Spider Plant Care Guide

Spider Plant Care Guide

Spider Plant Care

After establishing your new Spider Plant, it is time to begin thinking about its care. Spider plants can be vulnerable to pests, including mealybugs, aphids, and scale insects. To keep these pests away, wash the plant with a strong stream of water. If you suspect that mealybugs are the problem, treat them with rubbing alcohol. In case they are not, you can cut off baby "plantlets" until they have stopped growing.

While spider plants are hardy in most climates, they do well in low to medium-humidity conditions. Avoid placing your Spider Plant in a dry room. The edges of its leaves may brown when the air is too dry. During springtime, you can mist the plants to keep them moist. During winter, you should not feed them at all. If you are not sure, try bringing the Spider Plant into the bathroom with you while you shower.

You can buy many varieties of Spider Plants. Almost all of them have similar requirements for care. Variegated Spider Plants should be placed in a light location, while green varieties can tolerate a darker location. However, you should avoid direct sunlight to keep your Spider Plant healthy. A well-watered Spider Plant will grow to a height of eight to 10 inches. If you have space in your home, try placing a Spider Plant in a corner.

Although the Spider Plant does not need much water, it needs proper care. Watering problems and leaf tip burn are the most common problems with the Spider Plant, but this problem is often caused by inadequate fertilization and watering. Once the plant is healthy, it will produce sprouts and you can sell them to friends. To grow more Spider Plants, you can give them as gifts to your friends. You can also try out the different varieties by following our Spider Plant care guide.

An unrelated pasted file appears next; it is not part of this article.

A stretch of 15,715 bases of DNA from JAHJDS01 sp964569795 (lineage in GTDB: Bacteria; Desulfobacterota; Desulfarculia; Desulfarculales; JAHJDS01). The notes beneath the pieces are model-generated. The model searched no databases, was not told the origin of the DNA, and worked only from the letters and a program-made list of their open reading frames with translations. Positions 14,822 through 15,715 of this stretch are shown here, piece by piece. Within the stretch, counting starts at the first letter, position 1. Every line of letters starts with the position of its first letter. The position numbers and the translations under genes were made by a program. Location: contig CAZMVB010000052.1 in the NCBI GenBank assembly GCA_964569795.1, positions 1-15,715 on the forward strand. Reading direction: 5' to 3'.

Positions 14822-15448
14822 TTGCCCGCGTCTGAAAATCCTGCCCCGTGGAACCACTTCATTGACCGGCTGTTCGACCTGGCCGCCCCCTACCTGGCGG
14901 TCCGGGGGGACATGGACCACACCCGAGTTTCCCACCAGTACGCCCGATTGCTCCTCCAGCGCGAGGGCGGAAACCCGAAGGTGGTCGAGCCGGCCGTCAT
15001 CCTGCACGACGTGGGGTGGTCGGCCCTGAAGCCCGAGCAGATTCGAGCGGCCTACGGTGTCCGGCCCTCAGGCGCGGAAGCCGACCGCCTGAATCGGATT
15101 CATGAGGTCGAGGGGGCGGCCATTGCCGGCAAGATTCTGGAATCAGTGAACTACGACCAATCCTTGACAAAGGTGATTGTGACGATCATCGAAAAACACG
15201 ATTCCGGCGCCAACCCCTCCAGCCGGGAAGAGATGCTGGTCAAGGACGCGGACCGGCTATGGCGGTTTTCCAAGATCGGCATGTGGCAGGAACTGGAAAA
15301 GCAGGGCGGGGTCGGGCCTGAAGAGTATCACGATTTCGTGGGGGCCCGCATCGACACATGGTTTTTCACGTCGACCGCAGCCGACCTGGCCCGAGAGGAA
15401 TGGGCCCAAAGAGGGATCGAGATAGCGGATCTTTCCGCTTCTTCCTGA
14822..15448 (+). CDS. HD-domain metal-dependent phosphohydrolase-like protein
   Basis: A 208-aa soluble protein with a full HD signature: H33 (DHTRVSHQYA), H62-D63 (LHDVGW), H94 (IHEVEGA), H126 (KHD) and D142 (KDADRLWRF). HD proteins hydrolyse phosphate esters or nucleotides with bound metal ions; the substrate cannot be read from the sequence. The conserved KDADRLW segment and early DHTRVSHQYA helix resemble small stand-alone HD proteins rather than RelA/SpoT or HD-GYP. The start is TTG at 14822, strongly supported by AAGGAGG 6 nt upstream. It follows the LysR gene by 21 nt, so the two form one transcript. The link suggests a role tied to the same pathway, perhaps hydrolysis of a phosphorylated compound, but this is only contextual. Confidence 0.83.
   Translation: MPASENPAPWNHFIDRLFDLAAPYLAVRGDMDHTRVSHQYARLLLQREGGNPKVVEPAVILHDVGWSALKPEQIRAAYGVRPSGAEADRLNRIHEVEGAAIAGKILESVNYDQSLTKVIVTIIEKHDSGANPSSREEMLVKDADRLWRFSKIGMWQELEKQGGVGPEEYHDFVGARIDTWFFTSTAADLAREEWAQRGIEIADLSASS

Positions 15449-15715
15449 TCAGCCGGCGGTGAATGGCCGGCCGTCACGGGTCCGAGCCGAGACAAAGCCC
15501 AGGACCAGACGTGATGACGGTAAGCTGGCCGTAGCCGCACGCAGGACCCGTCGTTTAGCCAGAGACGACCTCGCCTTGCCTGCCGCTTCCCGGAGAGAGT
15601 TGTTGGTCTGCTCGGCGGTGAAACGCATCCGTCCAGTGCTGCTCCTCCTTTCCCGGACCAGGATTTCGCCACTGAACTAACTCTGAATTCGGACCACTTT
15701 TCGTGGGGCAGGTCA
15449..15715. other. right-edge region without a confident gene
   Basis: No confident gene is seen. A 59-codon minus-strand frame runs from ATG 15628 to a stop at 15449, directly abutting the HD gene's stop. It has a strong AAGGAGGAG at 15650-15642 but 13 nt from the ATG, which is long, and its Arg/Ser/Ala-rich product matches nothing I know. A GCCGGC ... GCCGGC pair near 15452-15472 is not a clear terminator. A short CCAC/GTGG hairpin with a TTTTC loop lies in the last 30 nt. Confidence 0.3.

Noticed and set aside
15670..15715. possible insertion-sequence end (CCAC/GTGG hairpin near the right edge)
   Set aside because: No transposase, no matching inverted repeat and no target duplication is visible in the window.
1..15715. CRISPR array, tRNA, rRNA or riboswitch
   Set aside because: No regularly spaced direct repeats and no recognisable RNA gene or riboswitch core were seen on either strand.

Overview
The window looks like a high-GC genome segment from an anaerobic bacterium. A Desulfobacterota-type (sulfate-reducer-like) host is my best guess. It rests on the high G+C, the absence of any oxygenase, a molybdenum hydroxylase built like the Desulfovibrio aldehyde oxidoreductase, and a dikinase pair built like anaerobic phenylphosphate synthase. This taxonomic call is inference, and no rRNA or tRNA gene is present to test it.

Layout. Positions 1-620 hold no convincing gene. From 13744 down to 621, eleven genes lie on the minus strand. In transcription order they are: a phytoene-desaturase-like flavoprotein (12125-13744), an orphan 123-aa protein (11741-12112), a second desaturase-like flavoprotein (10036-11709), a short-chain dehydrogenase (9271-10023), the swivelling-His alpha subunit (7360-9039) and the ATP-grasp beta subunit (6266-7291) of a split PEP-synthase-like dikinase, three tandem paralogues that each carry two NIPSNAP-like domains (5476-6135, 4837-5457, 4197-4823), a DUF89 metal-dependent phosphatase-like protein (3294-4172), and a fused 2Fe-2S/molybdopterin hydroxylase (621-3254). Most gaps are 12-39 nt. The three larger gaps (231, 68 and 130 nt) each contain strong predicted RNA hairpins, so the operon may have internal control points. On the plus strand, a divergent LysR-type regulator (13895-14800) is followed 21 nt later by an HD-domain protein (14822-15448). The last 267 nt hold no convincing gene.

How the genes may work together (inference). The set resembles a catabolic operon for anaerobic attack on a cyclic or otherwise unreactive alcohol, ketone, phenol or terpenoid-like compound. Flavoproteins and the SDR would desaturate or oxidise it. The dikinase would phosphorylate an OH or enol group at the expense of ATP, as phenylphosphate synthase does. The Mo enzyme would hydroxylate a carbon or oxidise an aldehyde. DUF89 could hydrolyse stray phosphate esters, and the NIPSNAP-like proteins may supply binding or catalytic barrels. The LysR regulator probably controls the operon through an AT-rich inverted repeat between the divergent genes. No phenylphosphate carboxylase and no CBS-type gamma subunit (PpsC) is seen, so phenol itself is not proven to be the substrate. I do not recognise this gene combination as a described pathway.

After establishing your Spider Plant, you can try propagating it by dividing it. Just plant the baby plantlet into a pot with the parent plant. You can wait a few weeks for it to root and looks similar to the picture below. Nevertheless, the plantlet will need to be cross-pollinated to produce seeds. You can use a small artist's brush or a cotton swab to do this. Remember to brush all the flowers to ensure that pollen gets transferred to the plant's ovules.

You can use water-soluble or granular fertilizer to feed your Spider Plant. Spiders require bright light and adequate water, but you should avoid overfeeding them, which will lead to brown leaf tips. If you do feed your Spider Plant, make sure to use a fertilizer according to the instructions on the package. You can use this fertilizer once or twice a month, depending on your weather and climate. Spider Plant care is not hard to maintain if you have the proper knowledge and tools.

The soil that your Spider Plant needs is loose and nutrient-rich. It should retain moisture while allowing excess moisture to drain. Even if you don't have special soil, pre-mixed soils are suitable for spider plants. But, do not neglect to add organic matter, such as coco-coir, peat moss, or shredded leaves. Also, you should avoid soils that contain moisture-retaining crystals, as they will stunt your Spider Plant. As a rule of thumb, it's a good idea to repot your Spider Plant in the spring. Just move it to a slightly bigger pot. Once it's ready, add fresh potting mix around it.